Anthropology and Women, Gender, and Sexuality Studies
Ph.D., University of Illinois-Urbana-Champagne
614 Fraser Hall
Assistant Professor of Anthropology and Women's Studies (Ph.D., University of Illinois at Urbana-Champaign, 2008). Faculty member at the University of Kansas since 2007.
gender and sexuality in Japan
Gender and Anthropology; Masculinity and Femininity; Gendered Modernity; Global Consumerism.
My research interest lies in the commercialization of feelings, emotions, and romantic relationships — what I call 'affect economy'— at the intersection of postindustrial consumer culture and neoliberal globalization. My project, "The Art of Seduction and Affect Economy: Neoliberal Class Struggle and Gender Politics in a Tokyo Host Club," investigates the interplay among political economy, social inequality, and subjectivity formation in the underground world of Japan's increasingly popular host club scene, where mostly young, working-class men "sell" romance, love, and sometimes sex to indulge their female clients' fantasy. I am interested in seduction as a form of power that entails suggestive speech and bodily acts to entice the other person(s) into acting for both the seducer's and the seducee(s)' ends. I am particularly interested in how institutions and individuals alike employ a ubiquitous yet unstructured tactic, seduction, to manipulate the other(s) and (re)shape the power dynamics. I ultimately seek to theorize how the art of seduction is a form of social governance-at-a-distance and also a pivot of speculative accumulation of capital in the globalizing affect economy.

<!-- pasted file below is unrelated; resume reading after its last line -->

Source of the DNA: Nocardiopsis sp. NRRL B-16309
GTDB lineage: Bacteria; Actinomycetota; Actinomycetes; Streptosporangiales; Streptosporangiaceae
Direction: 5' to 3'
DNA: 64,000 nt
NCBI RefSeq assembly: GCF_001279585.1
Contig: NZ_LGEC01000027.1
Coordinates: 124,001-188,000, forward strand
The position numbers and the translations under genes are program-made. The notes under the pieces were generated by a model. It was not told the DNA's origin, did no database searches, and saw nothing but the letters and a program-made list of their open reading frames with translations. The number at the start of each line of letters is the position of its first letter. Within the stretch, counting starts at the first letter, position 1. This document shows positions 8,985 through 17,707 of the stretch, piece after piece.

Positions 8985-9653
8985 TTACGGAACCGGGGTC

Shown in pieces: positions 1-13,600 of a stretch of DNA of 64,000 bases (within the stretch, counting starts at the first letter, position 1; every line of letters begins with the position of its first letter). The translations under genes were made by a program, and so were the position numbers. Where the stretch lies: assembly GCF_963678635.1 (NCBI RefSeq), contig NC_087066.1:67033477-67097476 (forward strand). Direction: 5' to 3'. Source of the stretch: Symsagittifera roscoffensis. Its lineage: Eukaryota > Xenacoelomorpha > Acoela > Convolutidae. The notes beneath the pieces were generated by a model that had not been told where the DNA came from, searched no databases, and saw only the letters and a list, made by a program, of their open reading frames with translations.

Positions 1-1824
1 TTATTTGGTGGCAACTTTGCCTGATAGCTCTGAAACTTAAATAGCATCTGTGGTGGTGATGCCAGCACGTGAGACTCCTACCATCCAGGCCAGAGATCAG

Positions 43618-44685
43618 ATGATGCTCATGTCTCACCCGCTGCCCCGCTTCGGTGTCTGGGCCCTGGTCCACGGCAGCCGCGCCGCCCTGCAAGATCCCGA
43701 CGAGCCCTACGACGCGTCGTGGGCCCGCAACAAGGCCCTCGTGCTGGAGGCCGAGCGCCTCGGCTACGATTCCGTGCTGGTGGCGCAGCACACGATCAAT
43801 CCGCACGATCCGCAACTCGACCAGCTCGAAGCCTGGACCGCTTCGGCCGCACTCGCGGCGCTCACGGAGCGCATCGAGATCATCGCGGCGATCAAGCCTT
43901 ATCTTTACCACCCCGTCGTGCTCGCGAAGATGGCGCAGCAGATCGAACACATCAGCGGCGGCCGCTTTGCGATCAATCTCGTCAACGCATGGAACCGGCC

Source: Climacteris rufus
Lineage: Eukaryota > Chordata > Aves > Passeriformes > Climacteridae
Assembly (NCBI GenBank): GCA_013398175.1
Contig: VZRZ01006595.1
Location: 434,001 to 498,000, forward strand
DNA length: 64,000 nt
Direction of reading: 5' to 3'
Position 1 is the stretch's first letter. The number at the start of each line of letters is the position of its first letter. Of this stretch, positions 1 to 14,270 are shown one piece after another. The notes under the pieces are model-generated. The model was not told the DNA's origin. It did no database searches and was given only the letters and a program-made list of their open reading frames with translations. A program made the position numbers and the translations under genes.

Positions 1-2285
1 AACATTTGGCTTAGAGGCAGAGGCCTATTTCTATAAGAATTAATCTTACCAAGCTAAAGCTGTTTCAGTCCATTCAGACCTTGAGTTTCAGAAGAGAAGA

My teaching uses gender as an analytical lens to critically analyze social structure and lived experiences in various socio-historical contexts, (post)colonial geopolitics, and global capitalism. Courses that I am (and will be) teaching: Anthropology of Gender: Female, Male, and Beyond (ANTH/WS 389) Gendered Modernity in East Asia (ANTH/EALC/WS 363) Feminism and Anthropology (ANTH/WS 580) Love, Sex, and Globalization (ANTH/WS 583) Masculinity Studies, Feminist Theory